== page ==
1. Impersonating anyone, assuming someone else’s identity, or creating the presumption that he is someone else in order to obtain a benefit for himself or to harm another person;
  2. Pretending to represent a person or organization and taking a step in that role toward gaining a benefit for himself or to defraud another;
  3. Impersonating another or leading someone to believe that he is someone else in an effort to obtain services;
  4. Obtaining and using identifying information of another person to receive services, avoid a debt, or to avoid prosecution for an offense;
  5. Impersonating another while making a “false or misleading statement” when applying for services or to avoid paying for prior services.


The New Jersey Department of Consumer Affairs describes identity theft as the “fraudulent acquisition of another person’s personally identifiable information,” typically for the purpose of realizing a financial benefit or providing false information to law enforcement officials or healthcare companies. Real life identity theft crimes may involve simple facts, such as opening credit cards in the name of another person, or the crimes may include more elaborate schemes designed to bilk millions from insurance or credit card companies. Some of the more frequently seen scenarios and examples of cases that involve identity theft are:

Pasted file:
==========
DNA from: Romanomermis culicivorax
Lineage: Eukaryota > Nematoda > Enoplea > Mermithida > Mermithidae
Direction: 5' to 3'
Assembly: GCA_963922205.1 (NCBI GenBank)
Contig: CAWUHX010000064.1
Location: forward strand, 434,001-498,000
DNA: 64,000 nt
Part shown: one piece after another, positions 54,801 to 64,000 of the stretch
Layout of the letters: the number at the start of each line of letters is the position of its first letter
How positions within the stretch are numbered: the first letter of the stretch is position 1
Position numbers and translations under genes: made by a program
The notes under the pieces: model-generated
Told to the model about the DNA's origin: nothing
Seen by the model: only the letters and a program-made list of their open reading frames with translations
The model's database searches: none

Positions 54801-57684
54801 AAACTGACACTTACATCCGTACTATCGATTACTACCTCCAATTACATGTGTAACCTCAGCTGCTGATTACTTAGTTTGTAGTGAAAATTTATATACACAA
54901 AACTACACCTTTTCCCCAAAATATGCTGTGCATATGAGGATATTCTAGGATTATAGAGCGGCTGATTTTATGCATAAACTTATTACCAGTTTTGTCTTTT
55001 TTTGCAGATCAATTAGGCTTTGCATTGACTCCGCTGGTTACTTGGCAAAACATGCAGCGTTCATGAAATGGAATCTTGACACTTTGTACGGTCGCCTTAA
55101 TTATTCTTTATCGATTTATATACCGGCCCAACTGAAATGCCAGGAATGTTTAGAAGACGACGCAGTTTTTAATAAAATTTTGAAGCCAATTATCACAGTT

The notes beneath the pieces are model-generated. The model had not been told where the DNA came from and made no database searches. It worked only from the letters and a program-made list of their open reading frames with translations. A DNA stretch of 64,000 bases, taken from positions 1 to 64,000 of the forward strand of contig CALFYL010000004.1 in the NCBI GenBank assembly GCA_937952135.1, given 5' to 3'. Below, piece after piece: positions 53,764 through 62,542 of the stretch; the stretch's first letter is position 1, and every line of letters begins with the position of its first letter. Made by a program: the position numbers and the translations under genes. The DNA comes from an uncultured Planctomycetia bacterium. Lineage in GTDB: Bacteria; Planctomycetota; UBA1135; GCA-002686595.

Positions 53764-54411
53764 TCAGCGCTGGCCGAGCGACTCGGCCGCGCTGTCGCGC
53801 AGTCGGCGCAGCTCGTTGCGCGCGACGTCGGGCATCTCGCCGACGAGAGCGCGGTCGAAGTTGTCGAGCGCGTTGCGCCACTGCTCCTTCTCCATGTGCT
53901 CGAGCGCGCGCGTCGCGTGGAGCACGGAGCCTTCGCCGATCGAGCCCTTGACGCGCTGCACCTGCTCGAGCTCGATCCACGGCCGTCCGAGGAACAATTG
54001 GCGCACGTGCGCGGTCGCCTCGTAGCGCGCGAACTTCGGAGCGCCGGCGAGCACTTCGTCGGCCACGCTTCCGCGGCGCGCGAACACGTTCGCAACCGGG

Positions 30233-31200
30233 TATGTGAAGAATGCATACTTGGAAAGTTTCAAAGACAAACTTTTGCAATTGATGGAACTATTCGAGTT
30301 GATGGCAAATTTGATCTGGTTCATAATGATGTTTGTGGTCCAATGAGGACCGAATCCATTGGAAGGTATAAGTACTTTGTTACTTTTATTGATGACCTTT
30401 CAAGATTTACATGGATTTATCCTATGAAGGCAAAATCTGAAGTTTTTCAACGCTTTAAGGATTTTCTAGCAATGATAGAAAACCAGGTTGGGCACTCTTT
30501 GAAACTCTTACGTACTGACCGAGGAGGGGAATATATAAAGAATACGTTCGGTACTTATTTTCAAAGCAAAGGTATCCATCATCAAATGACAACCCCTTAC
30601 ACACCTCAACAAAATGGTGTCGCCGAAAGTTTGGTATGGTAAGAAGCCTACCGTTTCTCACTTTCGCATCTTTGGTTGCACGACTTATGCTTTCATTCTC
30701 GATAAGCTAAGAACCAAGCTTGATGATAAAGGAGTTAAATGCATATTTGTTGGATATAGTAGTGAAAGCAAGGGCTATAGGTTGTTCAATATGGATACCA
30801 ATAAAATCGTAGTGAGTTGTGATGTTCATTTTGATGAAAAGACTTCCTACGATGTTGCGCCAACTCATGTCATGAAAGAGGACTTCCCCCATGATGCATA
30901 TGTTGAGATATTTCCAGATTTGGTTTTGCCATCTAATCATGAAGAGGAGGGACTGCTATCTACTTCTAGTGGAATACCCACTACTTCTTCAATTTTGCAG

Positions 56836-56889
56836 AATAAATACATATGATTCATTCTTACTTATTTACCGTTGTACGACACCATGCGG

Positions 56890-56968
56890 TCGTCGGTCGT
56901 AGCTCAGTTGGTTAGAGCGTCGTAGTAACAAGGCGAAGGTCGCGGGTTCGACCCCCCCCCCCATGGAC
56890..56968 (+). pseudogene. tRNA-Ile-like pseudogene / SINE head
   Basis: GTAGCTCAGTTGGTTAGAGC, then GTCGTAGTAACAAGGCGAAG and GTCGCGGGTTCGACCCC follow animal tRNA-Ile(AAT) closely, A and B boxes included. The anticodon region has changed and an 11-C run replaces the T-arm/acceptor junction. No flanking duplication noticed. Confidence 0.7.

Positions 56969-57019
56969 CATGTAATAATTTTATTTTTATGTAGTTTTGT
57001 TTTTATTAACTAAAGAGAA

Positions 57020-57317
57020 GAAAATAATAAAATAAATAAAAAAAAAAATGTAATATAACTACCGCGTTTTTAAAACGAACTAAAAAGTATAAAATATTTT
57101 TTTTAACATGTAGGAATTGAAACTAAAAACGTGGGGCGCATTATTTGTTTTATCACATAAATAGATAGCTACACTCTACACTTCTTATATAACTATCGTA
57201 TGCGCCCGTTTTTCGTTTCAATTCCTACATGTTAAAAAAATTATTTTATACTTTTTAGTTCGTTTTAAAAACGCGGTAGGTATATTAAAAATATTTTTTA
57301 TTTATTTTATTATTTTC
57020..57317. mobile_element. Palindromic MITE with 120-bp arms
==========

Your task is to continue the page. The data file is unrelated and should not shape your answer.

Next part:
• Stealing checks;
  • Opening lines of credit in someone else’s name;
  • Fraudulent use of a credit card;
  • Using someone’s identity to obtain new cell phones or accounts;
  • Picking up prescriptions meant for someone else;
  • Uttering forged instruments (i.e. checks or fake prescription);
  • Signing for merchandise meant for someone else;
  • Giving the police false information so that someone other than you is charged with a crime;
  • Using someone’s identity to be treated by a doctor or hospital by using their insurance information;